Mike Foltynewicz, who entered the game with an 8.02 ERA, looked like a different pitcher Sunday.
“I felt he looked like the old Folty,” manager Brian Snitker said after the Braves’ 3-2 loss to the Milwaukee Brewers in 10 innings at SunTrust Park.
Foltynewicz made his fifth — and by far his best — start of the season, more closely resembling the pitcher who made the National League All-Star team last year than the pitcher who had allowed 26 hits and 23 runs (19 earned) in 21-1/3 previous innings this season. He held the Brewers to three hits and two runs in six innings Sunday, showing improved velocity and inspiring hope among his manager and teammates that he is getting back on track.
» Mark Bradley: Still wondering who are these Braves
“That was a really good outing for him to build on,” Snitker said. “That is as positive as I’ve been about him all spring.”
“It was good to see him get up to 96-97 miles an hour again,” first baseman Freddie Freeman said. “It looked like he was coming after hitters more aggressive.”
Foltynewicz left the game with the Braves trailing 2-1, the runs against him coming on solo home runs by Christian Yelich in the first inning and rookie Keston Hiura in the fifth. The Braves tied the game 2-2 on Freeman’s 200th career home run in the seventh inning, marking the fourth consecutive game in which he has homered.
The Braves lost in the 10th inning when the Brewers’ Ben Gamel hit a 416-foot home run to center field on the first pitch by reliever Wes Parsons, the fifth Atlanta pitcher.
The loss broke a four-game winning streak and completed a 4-2 homestand in which the Braves won two of three games from St. Louis and two of three from Milwaukee. As the team departed for a four-game series in San Francisco beginning Monday night, Foltynewicz’s performance was the biggest takeaway from the homestand finale. He attributed his progress to hard work done between starts.
“I made some mechanical adjustments, got my hands into a better position where they need to be,” Foltynewicz said. “All of my pitches were coming up a lot better than they were in the past. … (I was) throwing where I wanted a little more instead of missing bad or throwing something not competitive.”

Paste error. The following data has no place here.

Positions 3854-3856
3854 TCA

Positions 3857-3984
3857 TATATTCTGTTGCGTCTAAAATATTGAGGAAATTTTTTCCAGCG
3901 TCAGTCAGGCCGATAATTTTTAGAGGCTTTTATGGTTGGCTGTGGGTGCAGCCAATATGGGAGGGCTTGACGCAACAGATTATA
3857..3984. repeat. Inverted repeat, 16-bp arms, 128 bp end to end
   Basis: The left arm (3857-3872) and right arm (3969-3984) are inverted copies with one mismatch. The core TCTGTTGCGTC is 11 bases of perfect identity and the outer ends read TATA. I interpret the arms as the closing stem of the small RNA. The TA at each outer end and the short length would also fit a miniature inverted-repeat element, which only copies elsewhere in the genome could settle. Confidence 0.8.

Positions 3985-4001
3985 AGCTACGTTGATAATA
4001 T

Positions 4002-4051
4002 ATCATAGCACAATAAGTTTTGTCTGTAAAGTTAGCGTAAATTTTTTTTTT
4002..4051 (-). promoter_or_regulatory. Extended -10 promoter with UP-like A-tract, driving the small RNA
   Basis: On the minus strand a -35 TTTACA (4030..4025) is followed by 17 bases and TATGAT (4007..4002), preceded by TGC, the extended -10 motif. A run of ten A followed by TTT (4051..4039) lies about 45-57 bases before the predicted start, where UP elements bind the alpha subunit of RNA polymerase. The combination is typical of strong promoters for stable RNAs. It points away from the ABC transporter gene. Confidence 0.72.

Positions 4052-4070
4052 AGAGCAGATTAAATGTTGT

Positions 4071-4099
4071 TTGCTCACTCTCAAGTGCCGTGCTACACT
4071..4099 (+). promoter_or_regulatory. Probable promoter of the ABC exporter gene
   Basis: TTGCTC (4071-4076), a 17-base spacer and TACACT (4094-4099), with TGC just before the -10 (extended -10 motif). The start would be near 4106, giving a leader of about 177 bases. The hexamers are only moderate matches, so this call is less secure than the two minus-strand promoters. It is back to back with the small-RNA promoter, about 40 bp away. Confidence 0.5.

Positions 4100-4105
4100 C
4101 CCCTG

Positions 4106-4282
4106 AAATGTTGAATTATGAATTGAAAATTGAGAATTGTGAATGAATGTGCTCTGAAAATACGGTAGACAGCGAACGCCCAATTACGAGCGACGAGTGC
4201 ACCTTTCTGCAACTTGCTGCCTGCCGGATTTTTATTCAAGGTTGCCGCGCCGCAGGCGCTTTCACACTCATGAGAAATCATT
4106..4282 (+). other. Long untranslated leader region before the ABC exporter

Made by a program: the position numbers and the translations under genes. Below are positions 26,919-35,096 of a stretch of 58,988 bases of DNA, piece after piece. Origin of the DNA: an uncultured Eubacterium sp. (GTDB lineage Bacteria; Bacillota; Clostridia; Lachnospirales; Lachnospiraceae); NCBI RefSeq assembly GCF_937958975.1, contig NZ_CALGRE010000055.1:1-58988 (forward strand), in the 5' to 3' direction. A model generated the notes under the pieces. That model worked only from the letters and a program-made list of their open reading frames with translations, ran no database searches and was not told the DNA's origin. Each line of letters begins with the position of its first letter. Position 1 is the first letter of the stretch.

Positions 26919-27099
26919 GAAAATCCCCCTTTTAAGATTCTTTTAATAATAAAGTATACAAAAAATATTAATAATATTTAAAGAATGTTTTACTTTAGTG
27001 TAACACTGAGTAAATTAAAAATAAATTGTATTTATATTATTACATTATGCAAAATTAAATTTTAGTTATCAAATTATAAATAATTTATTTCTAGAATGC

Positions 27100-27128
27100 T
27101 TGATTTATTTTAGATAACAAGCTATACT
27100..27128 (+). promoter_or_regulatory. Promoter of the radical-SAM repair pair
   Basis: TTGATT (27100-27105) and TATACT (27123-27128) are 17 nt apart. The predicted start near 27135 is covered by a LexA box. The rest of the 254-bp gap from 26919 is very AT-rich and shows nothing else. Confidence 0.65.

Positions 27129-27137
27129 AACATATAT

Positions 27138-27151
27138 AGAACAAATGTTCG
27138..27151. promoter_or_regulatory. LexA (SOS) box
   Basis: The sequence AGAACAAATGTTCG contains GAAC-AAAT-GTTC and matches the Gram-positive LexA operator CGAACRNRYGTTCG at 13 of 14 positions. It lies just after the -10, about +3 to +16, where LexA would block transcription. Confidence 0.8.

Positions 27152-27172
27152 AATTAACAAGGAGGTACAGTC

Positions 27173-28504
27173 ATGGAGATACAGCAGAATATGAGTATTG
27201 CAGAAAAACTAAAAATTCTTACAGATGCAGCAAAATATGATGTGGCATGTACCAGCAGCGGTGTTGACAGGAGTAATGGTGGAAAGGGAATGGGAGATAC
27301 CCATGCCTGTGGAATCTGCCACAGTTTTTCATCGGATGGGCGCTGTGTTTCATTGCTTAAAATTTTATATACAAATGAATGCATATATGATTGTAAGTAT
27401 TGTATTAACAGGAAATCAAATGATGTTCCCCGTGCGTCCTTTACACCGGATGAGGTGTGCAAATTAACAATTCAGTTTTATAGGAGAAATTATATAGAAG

Foltynewicz last season had 12 quality starts — defined as a performance of six innings or more with three or fewer runs allowed — but Sunday’s was his first such start this season. It trimmed his ERA to a still-ugly 6.91.
“You start thinking about a lot of things when you do bad,” Foltynewicz said. “All that mental stuff can catch up to you. You just have to learn to flush all that away and keep working and keep grinding.
“You can think about a lot of stupid, dumb things when you’re on this path (struggling), but I’ve got a great support team — not only at home but here. These 25 guys and these coaches have been tremendous. It brings a tear to my eye almost, the support they have brought me this month and a half. This makes today a little more special — guys coming up to me, saying, ‘Great job, keep it right there, we need you.’ ”
Foltynewicz batted in the sixth inning, striking out swinging, but did not return to the mound for the seventh. That was because “he got a little dizzy on the swing,” Snitker said. Foltynewicz attributed the light-headedness to the afternoon heat and to not eating before the game.
But the Braves saw enough through six innings to look forward to Foltynewicz’s next start.
“He was pitching today. He wasn’t just out there with overpowering stuff throwing,” Snitker said. “It was fun to watch.”
Support real journalism. Support local journalism. Subscribe to The Atlanta Journal-Constitution today. See offers.
Your subscription to the Atlanta Journal-Constitution funds in-depth reporting and investigations that keep you informed. Thank you for supporting real journalism.